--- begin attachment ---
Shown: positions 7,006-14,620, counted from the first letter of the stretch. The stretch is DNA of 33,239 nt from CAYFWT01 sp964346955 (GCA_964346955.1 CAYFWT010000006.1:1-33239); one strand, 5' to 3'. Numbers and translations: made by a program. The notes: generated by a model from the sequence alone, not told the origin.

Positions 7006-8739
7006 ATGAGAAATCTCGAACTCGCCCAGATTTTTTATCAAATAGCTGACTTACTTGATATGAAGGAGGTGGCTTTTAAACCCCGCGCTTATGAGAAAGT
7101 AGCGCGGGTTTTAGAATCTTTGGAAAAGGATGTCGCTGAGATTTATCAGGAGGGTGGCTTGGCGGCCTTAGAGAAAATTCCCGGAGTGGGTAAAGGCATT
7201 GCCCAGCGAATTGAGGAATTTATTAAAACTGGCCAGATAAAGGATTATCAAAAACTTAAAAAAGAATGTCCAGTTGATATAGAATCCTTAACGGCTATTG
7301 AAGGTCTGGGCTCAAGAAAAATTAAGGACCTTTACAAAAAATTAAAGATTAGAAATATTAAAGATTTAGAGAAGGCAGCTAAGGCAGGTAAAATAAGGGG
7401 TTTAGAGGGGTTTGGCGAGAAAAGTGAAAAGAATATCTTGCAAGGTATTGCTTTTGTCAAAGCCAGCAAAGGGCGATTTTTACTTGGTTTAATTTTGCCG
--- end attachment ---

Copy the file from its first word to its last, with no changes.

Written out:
Shown: positions 7,006-14,620, counted from the first letter of the stretch. The stretch is DNA of 33,239 nt from CAYFWT01 sp964346955 (GCA_964346955.1 CAYFWT010000006.1:1-33239); one strand, 5' to 3'. Numbers and translations: made by a program. The notes: generated by a model from the sequence alone, not told the origin.

Positions 7006-8739
7006 ATGAGAAATCTCGAACTCGCCCAGATTTTTTATCAAATAGCTGACTTACTTGATATGAAGGAGGTGGCTTTTAAACCCCGCGCTTATGAGAAAGT
7101 AGCGCGGGTTTTAGAATCTTTGGAAAAGGATGTCGCTGAGATTTATCAGGAGGGTGGCTTGGCGGCCTTAGAGAAAATTCCCGGAGTGGGTAAAGGCATT
7201 GCCCAGCGAATTGAGGAATTTATTAAAACTGGCCAGATAAAGGATTATCAAAAACTTAAAAAAGAATGTCCAGTTGATATAGAATCCTTAACGGCTATTG
7301 AAGGTCTGGGCTCAAGAAAAATTAAGGACCTTTACAAAAAATTAAAGATTAGAAATATTAAAGATTTAGAGAAGGCAGCTAAGGCAGGTAAAATAAGGGG
7401 TTTAGAGGGGTTTGGCGAGAAAAGTGAAAAGAATATCTTGCAAGGTATTGCTTTTGTCAAAGCCAGCAAAGGGCGATTTTTACTTGGTTTAATTTTGCCG